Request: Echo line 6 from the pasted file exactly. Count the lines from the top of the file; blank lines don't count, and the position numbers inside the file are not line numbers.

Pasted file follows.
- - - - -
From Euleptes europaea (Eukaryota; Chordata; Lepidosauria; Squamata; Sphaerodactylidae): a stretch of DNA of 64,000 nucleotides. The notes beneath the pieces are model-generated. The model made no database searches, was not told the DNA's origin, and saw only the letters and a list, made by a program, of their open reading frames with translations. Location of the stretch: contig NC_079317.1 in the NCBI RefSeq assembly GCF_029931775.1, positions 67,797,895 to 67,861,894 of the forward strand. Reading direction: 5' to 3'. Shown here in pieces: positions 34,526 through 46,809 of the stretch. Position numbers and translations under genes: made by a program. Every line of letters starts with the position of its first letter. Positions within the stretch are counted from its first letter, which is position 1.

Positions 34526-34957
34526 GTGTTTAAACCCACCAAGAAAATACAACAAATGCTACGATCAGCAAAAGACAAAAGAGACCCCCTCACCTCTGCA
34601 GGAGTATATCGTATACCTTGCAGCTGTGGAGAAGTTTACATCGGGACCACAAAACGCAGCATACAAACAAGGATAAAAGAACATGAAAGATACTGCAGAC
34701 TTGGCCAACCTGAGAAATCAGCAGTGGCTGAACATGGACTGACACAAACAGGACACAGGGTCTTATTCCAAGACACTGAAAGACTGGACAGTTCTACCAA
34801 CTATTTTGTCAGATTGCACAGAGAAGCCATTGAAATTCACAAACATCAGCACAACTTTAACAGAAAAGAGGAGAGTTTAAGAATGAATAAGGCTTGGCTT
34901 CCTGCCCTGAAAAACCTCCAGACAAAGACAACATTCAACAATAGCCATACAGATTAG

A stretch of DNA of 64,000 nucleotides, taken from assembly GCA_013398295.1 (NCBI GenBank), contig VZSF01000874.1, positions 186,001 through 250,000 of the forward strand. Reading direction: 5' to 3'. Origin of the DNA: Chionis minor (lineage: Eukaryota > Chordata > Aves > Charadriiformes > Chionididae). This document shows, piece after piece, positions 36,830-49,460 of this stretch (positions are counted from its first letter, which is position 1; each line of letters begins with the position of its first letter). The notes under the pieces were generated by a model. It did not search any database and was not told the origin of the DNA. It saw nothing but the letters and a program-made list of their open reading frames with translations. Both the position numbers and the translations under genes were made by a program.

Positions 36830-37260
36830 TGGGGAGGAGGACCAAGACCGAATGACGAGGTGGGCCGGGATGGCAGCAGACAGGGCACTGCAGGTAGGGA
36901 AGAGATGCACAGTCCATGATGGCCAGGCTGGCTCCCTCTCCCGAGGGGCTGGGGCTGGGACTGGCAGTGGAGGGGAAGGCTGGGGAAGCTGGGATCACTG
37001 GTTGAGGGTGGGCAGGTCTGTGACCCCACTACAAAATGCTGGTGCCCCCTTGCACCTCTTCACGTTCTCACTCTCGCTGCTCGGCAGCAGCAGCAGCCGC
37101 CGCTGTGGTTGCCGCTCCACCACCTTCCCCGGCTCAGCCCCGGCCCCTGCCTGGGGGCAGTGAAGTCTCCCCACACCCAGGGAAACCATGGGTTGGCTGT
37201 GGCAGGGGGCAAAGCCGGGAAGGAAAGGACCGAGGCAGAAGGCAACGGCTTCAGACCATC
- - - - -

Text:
34801 CTATTTTGTCAGATTGCACAGAGAAGCCATTGAAATTCACAAACATCAGCACAACTTTAACAGAAAAGAGGAGAGTTTAAGAATGAATAAGGCTTGGCTT